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Showing posts from January, 2012

Southern Cuisine- Fact and Fiction

With all of the commentary on the news lately about Paula Deen, diabetes and her perceived lack of candor, I feel like once again a negative light has been shone onto southern cooking.  For those of you who think that all southern cooking is about mayonnaise, grease, deep frying and fat, it's time to take a look at the real southern cuisine. As with any style of cooking, you will find people who indulge in stereotypes. For example, quasi Italian restaurants that use far too much garlic and put everything in a tomato sauce or Chinese restaurants who promote Chinese cuisine as sweet and sour everything. This is inaccurate and it's sad, because it degenerates these fine cuisines.  To this end, I wanted to share some of my favorite southern cookbooks and encourage you to take another look. If you want to know about real southern food, well simply put, it's about utilizing the local produce and finding what is at the peak of freshness and preparing it in a non fussy m

The World Famous "Sunday Sauce"

As any of my readers know, I love Italian food and I am particularly partial to the real Italian comfort food which has been practiced in kitchens with the loving hands of the nonna’s or Italian grandmothers. Sunday is a special day when the family comes together for a big meal and while each family has their own traditions of which dishes are served. In the US , the tradition of the Sunday Sauce is essential. While this is a marinara base, the key is the slowly braised meats which flavor the sauce and then impart a flavor to the sauce that is beyond delicious. You can also add braciole, lamb necks and/or veal knuckles etc, but this is optional. Bottom line, if you cook anything in a tomato sauce for 3-4 hours, it will come out great. The key, as with all comfort food, is to use the best ingredients, take your time and layer the flavors. Here is what you will need. Ingredients Meatballs ½ lb ground Beef ½ lb ground Pork 2 Tbsp Grated Romano Ch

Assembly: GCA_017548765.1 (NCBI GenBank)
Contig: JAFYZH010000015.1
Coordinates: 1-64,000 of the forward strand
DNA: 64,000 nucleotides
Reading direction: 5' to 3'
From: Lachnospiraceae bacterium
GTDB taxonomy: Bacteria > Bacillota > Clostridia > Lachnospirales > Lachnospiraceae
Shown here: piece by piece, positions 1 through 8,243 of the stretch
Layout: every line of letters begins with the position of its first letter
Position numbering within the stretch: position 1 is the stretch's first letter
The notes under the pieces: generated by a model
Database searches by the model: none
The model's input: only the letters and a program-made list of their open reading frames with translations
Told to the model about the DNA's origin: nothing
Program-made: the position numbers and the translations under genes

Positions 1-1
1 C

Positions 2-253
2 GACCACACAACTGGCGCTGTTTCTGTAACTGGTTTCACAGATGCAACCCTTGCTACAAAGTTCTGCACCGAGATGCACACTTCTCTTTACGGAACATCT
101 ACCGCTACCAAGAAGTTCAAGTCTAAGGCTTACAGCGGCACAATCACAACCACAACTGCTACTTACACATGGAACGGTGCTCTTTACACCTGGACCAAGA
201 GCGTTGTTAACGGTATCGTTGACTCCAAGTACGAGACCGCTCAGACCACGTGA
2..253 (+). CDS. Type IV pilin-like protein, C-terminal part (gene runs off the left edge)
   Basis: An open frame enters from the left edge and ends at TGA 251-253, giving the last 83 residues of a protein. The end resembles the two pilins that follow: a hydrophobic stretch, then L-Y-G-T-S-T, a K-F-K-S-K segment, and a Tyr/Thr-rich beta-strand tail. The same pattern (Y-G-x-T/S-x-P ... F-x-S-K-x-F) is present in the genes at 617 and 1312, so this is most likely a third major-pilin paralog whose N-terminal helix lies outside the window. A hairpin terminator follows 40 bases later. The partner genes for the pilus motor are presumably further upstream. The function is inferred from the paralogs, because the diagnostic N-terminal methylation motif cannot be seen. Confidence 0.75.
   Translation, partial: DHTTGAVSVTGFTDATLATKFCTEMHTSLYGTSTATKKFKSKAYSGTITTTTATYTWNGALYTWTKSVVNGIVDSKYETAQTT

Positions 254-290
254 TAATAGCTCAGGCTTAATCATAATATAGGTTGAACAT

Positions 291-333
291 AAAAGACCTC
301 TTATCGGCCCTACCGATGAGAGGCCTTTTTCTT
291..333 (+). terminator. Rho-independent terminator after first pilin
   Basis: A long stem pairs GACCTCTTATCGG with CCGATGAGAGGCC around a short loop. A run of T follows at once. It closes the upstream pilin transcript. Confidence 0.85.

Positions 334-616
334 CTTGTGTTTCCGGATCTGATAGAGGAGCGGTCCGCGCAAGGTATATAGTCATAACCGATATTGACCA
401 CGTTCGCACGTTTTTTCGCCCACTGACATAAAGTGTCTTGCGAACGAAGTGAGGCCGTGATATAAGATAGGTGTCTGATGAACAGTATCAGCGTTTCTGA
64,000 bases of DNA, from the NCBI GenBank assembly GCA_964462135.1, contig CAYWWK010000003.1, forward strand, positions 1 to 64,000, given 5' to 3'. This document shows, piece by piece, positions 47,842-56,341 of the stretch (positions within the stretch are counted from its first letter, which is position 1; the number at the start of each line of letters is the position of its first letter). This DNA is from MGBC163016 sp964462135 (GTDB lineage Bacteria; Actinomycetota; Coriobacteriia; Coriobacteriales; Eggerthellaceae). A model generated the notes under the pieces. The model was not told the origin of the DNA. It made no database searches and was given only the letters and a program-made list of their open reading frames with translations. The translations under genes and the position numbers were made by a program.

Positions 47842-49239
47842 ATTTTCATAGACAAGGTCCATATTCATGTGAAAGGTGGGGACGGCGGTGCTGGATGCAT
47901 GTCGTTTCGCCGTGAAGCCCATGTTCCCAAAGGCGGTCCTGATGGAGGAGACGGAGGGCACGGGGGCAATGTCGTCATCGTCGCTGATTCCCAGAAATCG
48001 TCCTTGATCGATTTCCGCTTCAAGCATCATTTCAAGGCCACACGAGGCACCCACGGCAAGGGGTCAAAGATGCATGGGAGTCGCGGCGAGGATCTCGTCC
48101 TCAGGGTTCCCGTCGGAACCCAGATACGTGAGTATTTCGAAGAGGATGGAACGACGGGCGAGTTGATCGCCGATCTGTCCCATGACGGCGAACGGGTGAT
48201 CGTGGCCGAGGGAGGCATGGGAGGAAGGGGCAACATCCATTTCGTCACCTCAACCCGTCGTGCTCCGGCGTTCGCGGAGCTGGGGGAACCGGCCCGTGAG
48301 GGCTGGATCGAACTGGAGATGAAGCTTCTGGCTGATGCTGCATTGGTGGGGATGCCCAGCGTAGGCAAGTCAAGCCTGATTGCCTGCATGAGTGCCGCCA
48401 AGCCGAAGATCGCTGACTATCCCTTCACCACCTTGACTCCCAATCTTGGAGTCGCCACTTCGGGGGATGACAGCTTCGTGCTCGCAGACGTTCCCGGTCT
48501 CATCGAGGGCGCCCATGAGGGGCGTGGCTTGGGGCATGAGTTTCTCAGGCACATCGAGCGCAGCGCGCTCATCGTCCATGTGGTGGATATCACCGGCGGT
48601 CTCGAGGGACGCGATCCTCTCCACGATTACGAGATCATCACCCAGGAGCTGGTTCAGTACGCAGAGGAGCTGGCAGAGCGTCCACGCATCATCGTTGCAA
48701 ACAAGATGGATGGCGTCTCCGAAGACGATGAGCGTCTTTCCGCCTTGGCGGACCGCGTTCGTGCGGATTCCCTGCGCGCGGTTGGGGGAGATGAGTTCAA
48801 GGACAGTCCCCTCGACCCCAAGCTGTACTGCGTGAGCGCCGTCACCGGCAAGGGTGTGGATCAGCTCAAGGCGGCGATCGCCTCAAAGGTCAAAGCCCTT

Grilled Shrimp with Tasso Ham Buerre Blanc

For all of the seafood lovers out there, here is a wonderful Creole dish. It is similar to one I had at the Commanders Palace in New Orleans years ago.  This is a perfect dish for a special evening, and is remarkably easy to prepare. Once again, when working with seafood, the key is “mis en place” Everything needs to be in its place. Find extra large shrimp and the fresher the better. This does not work well with smaller shrimp, as you lose the firm texture, which is an important part of this dish. Ingredients 10 large shrimp peeled, deveined and slightly butterflied ¼ cup of Tasso ham, you may substitute Smithfield ham or Pancetta if need be ½ cup green onion, finely chopped 1 cup of heavy cream 2 Tbsp butter 1/4 tsp cayenne Salt and pepper In a sauté pan, render the Tasso ham down in the butter and then add the green onion. Once done, add the heavy cream, cayenne and salt and pepper. Reduce sauce by half and while reducing the sauce, you should grill

Pancakes, pancakes pancakes!

I love pancakes. I think they are one of the best comfort foods around. However, what passes for pancakes around most tables is just sad. I have always said, why not make your own and people look at me like I'm crazy. For some reason, people think pancakes are hard to make, but that's just not so. Here is a recipe from one of my Southern moms and I can promise you if you whip up a batch of these on a Sunday morning with butter and maple syrup, you will be a hit. They are to die for, and this recipe makes a lot of pancakes. By the way, this makes good waffles too. 2 cups of AP Flour 1 tsp Baking Soda 2 1/2 tsp Baking Powder 1/2 tsp Salt 2 1/2 Tbsp Sugar 2 large Eggs, beaten 2 Tbsp Vegetable Oil 2 Tbsp Butter, melted 2 cups of Buttermilk Combine all of your dry ingredients and mix them with a whisk. Then gently add the remaining ingredients and just mix until it is blended. Do not over mix, or they will be tough. Use a ladle and add about 1/4 – 1/3 cup of batte

Norfolk Style Seafood

This is such a good recipe and so simple to make. The story behind this recipe is interesting. When I was a young boy, we used to go to a seafood restaurant in Washington DC called O'Donnell's. They had wonderful food, and most importantly, they had Buck. Buck was a gentle giant at 6' 2" and was always talking to me about his recipe. He had invented this style of cooking seafood and had even developed special pans which could be used over open flame and then it could be delivered to the tables still sizzling.  He was rightfully very proud of this.  After being there quite a few times, Buck shared his recipe with me and told me to keep it a secret. Since this was over 40 years ago, I guess I can reveal it now.  Ingredients 1/2 lb Shrimp, Jumbo Lump Crab or Langoustines, raw and shelled 2 Tbsp Butter 2 cloves Garlic, chopped Dash of Old Bay Seasoning Juice of 1/2 Lemon Few dashes of Tabasco Splash of White Wine Salt and Black Pepper Heat your pan u